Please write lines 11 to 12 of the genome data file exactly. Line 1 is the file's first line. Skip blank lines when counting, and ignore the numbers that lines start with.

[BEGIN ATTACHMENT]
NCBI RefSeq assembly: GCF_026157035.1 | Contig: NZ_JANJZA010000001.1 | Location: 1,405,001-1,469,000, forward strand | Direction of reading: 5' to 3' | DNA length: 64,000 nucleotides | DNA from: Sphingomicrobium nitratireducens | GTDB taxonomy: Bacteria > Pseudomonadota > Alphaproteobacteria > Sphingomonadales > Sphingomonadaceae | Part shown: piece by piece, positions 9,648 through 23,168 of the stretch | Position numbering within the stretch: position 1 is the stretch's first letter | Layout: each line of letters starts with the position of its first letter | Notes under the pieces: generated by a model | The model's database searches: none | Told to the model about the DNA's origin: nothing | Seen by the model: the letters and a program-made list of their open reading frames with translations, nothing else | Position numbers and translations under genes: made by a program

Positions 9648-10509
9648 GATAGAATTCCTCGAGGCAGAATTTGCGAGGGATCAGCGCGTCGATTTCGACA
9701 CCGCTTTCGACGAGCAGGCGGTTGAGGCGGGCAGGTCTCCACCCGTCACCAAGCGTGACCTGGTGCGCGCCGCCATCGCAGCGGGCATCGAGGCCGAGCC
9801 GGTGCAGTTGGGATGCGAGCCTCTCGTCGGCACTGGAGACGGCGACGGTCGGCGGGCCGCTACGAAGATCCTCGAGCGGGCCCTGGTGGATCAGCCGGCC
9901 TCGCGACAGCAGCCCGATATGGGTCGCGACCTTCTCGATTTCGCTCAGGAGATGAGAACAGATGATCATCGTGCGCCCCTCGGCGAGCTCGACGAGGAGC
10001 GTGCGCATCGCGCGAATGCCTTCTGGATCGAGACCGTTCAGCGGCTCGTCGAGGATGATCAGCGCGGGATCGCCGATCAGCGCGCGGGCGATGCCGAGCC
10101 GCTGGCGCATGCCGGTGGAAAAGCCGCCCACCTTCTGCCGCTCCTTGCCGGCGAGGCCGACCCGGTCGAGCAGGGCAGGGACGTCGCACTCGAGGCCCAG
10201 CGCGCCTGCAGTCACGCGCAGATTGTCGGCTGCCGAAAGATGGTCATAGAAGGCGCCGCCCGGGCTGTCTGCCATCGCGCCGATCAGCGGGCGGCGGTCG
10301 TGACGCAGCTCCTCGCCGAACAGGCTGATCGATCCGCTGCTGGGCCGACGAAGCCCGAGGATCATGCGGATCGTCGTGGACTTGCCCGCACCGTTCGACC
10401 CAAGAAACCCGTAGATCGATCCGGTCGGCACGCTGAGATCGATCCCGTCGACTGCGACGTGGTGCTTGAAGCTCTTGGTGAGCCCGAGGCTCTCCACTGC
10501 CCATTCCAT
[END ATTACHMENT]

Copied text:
10401 CAAGAAACCCGTAGATCGATCCGGTCGGCACGCTGAGATCGATCCCGTCGACTGCGACGTGGTGCTTGAAGCTCTTGGTGAGCCCGAGGCTCTCCACTGC
10501 CCATTCCAT